Common Signs Of Chronic Stress And How To Avoid Them

by | 16 Aug 23 | Blog, Uncategorized

Acute stress is a common life experience that causes a significant physiological and psychological response to a particular incident. However, chronic stress is a long-term pattern of feeling under pressure and overwhelmed. 48% of Americans are living with extreme chronic stress. Chronic stress has cognitive, emotional, physical, and behavioural symptoms. If you experience three to five signs for over a few weeks, you may have chronic stress. Here’s what you can do about it. 

  1. Aches and body pains

Your body naturally reacts to continuous strain caused by chronic stress, and this causes aches and body pains. Stress hormones such as cortisol are released in response to stress, and these hormones released may cause muscular strain and inflammation. Your shoulders, neck, and back may experience severe discomfort over time. In this case, applying CBD creams for pain relief is one of the ways to help reduce the discomfort. Stress can also impair immunity leaving the body more vulnerable to infections, so keep this in mind. 

  1. Changes in appetite

When a person is particularly stressed, it is common for them to go one of two extremes: either eat very little or eat far more than they normally do. If you grab potato chips when your stress level rises, you may engage in emotional eating. This occurs when you turn to food when facing an emotional crisis. If you have trouble eating when you are anxious, it might be because your digestive system has slowed down. Consider eating on schedule to combat this; setting a timer for meal and snack times can help.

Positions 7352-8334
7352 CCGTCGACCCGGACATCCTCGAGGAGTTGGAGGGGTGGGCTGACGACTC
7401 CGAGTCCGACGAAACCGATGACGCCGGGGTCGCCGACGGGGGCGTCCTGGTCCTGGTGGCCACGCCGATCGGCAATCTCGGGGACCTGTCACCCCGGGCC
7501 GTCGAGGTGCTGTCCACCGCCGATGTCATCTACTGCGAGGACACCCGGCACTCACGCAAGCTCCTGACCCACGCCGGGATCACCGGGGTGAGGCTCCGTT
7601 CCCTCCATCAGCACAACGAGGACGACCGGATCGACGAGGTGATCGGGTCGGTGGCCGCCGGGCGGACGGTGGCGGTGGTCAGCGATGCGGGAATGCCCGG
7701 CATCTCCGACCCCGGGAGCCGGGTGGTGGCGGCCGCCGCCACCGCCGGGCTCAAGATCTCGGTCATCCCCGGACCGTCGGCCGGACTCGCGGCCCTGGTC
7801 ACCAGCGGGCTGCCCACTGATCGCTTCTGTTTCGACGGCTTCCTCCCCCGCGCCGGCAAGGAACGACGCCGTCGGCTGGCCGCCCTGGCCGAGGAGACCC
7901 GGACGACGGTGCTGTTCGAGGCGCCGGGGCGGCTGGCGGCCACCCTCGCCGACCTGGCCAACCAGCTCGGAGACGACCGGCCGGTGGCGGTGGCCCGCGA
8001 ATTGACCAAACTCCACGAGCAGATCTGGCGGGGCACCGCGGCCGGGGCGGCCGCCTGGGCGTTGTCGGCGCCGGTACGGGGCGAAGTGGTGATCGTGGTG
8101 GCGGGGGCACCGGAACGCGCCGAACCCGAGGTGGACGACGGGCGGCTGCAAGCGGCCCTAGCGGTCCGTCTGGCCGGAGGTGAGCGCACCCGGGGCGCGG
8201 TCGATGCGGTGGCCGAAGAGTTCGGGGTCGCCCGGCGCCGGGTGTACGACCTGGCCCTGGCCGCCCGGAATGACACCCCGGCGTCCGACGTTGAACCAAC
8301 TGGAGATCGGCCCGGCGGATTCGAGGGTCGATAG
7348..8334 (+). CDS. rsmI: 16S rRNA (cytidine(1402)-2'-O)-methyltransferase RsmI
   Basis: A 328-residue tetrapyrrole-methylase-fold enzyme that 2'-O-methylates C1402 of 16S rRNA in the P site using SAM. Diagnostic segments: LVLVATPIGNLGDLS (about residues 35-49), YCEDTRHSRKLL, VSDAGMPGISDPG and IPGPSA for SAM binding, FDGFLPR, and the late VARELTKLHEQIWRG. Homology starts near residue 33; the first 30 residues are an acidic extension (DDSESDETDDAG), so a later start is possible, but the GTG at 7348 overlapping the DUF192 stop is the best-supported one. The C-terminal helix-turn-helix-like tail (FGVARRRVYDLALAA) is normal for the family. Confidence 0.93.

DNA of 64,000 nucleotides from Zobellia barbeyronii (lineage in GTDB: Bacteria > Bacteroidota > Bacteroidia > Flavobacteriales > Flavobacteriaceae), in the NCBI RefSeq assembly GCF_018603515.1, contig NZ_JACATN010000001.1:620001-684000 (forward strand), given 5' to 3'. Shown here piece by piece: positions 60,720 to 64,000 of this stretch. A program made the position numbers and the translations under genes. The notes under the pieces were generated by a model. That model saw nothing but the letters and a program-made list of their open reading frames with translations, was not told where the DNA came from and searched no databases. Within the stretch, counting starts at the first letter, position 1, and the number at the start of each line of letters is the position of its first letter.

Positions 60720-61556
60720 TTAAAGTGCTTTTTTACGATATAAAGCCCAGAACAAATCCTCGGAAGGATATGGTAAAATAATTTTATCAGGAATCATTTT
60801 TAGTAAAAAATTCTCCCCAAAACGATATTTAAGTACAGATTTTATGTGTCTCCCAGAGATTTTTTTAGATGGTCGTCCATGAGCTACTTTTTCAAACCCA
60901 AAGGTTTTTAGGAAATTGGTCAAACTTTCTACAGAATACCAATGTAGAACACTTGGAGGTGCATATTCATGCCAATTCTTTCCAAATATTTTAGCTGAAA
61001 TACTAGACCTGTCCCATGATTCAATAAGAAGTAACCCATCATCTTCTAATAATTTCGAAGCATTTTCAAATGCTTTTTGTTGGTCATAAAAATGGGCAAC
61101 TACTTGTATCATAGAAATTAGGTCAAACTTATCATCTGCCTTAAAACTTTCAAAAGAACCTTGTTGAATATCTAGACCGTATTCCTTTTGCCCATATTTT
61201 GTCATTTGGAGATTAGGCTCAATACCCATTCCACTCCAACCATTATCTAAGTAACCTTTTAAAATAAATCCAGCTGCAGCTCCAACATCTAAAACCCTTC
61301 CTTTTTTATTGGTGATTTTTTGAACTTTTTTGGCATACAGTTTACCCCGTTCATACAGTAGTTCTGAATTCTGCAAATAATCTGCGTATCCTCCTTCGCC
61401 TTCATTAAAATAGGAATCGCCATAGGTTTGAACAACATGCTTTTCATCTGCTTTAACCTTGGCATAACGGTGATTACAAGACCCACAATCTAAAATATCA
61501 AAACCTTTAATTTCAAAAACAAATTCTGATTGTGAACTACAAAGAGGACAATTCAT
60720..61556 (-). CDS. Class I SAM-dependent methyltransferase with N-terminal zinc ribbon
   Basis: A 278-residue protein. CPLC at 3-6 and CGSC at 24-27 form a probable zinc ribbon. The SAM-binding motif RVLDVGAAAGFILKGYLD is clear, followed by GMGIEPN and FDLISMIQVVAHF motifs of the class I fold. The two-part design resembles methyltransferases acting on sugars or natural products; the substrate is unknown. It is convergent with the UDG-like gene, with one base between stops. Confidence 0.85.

1. Inadequate sleep 

Stress may undoubtedly make it difficult to get or remain asleep at night. This is particularly concerning because sleep is vital to many aspects of your health. Everything in your body gets renewed when you sleep and relax. Without sleep, your brain has a more difficult time making healthy decisions which can lead to increased stress. Do well to go to bed on time every day, including weekends. Try a relaxing approach that combines mindfulness, deep breathing or meditation shortly before bedtime, which can help increase sleep time and quality. Also, develop a regular sleep schedule for the best results. 

  1. Constipation and Diarrhoea

Stress may have the same impact on your bowels as on your appetite – causing one extreme or the other. One reason stress might induce constipation, according to the American Institute of Stress, is blood flow. When a stress hormone is released, the body directs blood flow to critical organs such as the heart, lungs and brain rather than the intestines causing intestinal movement to slow. Constipation and diarrhea are chronic stress symptoms you may be unaware of. People can utilize traditional constipation therapies such as moderate laxatives, stool softeners or prescription drugs for stress-related constipation. These remedies, however, do not address the underlying cause. Using them for an extended period may impair the body’s natural ability to remove stool, so feel free to consider this.